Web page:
I’m going to say something as a feminist ladyblogger that I suspect I’m not supposed to say: Why You’re Not Married … Yet: The Straight Talk You Need To Get The Relationship You Deserve, by Tracy McMillan, actually isn’t a terrible book.
Oh, it has some problematic aspects — and I’ll get to those. But generally what’s wrong with books like Why You’re Not Married … Yet or 2009′s Marry Him! The Case For Settling For Mr. Good Enough, by Lori Gottlieb, isn’t the actual content. I’ve read a decent number of self-help books, both for professional reasons (to write about them on The Frisky) and for personal reasons (to find out why am I such an idiot when it comes to boys), and I even read that godawful Steve Harvey book Act Like A Lady, Think Like A Man because my surrogate mother gave it to me. I’m open-minded to reading them, I guess you could say. So, while Why You’re Not Married … Yet is getting bopped everywhere from Jezebel to The Good Men Project, who titled their piece “Fuck Off Tracy McMillan,” I’ve actually read the book and what’s more, I loved it and found it extremely useful. What’s wrong with Why You’re Not Married … Yet isn’t the dating advice — it’s how that dating advice is only marketed towards women. Keep reading »
Fifty Shades of Grey is heating up The New York Times best seller list, making BDSM erotica an official trend of the Summer. But the author, British Twilight fanatic E.L. James, isn’t the first to let the racy sex fetish inspire a novel. That form of fantasy has filled the pages of many books over the years, and in fact, erotic writing dates back at least two millennia to the Greek poet Sappho. If you want to give steamy reading a chance, here are seven titles to try besides Fifty Shades.
Delta of Venus is filled with a wide range of characters and situations. There’s a Hungarian man who seduces rich women only to steal their money, and a Parisian housewife who ends up in Peruvian opium dens. Something for everybody. It was first published in 1977 by French writer Anaïs Nin. Read more …
Rock of Ages is out this weekend, and if there was anything the glam metal rockers of the ’80s were known for — besides their big hair and sweet music — it was their groupies. These half-naked superfans were a lot edgier (and hopefully older) than the Beliebers of today.
We got another glimpse at an even earlier generation of groupies on Mad Men last season. In the Mad Men episode “Tea Leaves,” Don Draper does his best to get backstage at the Rolling Stones concert. Dressed like “the man” in his suit and tie, a look his much younger wife describes as “square,” Don and fellow ad man Harry Crane set out to try to get the Stones to sign on for a Heinz campaign. Instead of meeting the band, the pair hangs backstage with some teenage girls smoking joints — groupies! As we’ve come to expect from Mad Men, the show gave us a glimpse into the 1960s and its defining pop cultural characteristics. But if you want to know more about the real-life ladies who inspired the reference, here are eight groupie autobiographies to get in bed with. Read more …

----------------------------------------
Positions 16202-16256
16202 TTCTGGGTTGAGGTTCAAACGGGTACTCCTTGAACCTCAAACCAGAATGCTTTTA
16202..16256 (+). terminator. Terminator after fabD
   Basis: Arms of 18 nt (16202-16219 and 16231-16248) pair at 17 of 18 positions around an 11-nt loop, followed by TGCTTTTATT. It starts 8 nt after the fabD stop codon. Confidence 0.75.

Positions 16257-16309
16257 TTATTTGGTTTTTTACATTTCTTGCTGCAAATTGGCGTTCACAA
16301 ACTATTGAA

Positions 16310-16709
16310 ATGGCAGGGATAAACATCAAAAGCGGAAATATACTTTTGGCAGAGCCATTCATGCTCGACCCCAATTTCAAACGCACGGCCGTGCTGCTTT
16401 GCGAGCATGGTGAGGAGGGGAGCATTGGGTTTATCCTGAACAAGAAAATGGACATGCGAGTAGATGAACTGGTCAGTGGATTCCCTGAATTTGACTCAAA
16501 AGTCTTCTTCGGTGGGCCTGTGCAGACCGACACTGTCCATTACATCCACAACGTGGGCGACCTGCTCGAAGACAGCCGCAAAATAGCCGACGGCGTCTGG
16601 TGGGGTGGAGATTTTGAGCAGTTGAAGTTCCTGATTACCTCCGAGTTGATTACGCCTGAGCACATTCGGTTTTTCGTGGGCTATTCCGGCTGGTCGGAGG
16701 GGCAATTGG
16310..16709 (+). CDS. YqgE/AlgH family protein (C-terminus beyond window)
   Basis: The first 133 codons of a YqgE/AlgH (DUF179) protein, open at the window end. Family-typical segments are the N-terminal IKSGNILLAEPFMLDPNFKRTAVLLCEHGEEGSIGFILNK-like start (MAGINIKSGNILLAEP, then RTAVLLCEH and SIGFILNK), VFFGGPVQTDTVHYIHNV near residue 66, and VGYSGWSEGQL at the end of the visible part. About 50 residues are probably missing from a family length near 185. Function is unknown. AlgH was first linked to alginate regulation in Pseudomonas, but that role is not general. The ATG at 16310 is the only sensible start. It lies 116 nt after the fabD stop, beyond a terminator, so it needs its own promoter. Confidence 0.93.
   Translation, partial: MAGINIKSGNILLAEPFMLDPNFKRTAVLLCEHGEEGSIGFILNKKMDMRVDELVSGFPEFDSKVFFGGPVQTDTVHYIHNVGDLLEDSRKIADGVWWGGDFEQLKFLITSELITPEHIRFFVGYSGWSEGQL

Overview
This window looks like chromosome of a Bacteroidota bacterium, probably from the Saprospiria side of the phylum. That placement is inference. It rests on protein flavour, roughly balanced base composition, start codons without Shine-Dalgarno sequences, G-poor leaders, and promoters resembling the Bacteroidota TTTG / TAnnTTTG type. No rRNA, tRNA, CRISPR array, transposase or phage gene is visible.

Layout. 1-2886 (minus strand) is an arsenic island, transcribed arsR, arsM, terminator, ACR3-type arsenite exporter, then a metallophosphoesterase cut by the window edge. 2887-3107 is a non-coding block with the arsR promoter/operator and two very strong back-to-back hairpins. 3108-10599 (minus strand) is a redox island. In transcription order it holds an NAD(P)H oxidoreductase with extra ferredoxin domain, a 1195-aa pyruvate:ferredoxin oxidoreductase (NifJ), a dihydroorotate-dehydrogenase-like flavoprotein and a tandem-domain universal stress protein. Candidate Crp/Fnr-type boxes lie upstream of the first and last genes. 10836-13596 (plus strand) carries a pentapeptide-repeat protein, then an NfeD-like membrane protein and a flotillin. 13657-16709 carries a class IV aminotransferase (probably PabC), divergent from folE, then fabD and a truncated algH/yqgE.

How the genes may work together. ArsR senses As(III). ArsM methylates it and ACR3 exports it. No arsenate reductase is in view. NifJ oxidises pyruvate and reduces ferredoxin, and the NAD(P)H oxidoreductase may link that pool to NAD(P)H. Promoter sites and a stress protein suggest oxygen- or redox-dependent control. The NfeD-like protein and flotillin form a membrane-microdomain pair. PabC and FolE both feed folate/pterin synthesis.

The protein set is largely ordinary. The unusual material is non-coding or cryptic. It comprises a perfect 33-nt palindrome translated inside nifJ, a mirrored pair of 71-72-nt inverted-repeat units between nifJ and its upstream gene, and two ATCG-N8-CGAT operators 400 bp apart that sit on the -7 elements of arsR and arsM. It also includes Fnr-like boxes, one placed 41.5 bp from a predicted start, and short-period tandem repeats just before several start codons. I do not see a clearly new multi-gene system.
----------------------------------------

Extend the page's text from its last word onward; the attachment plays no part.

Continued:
Do you remember being 10 years old, reading or watching “Anne of Green Gables” for the first time, and trying to figure out which of the boys in your class was destined to be your Gilbert Blythe? And then experiencing your first taste of romantic disappointment upon realizing that the Teva-wearing, “Rocko’s Modern Life”-watching squirts who surrounded you were not then, and not ever, going to compare to Gilbert?
Yesterday it was announced that “Anne of Green Gables” is returning to TV, which means, more importantly, Gilbert Blythe is returning to TV. Unfortunately, having this handsome, pragmatic, handsome, affable, and handsome character return to the small screen will just serve as a reminder that no non-fiction boyfriend will ever live up to him. Because Gilbert Blythe has no faults. Oh, if only real-life men were as charmingly two-dimensional!
“Gilbert, I’m afraid I’m scandalously in love with you.” We all are, Anne. We all are. Keep reading »
Summer is the perfect time to kick back with a good book and no, you don’t have to read Crime And Punishment. I prefer a good graphic novel and I’m in luck: But I Really Wanted To Be An Anthropologist by French illustrator Margaux Motin was just published in English. Like me, you’ll lust after Margaux’s adorable French daughter, her hot husband, and enviably chic wardrobe. (At least, that’s how she draws it!) And if you like just-us-girls honesty here on The Frisky, you’ll love Margaux’s share-everything-no-matter-how-embarrassing tone. Grab a box of macaroons and a copy of Anthropologist for the cheapest trip to Paris you’ll ever take. [$19.01, Amazon.com]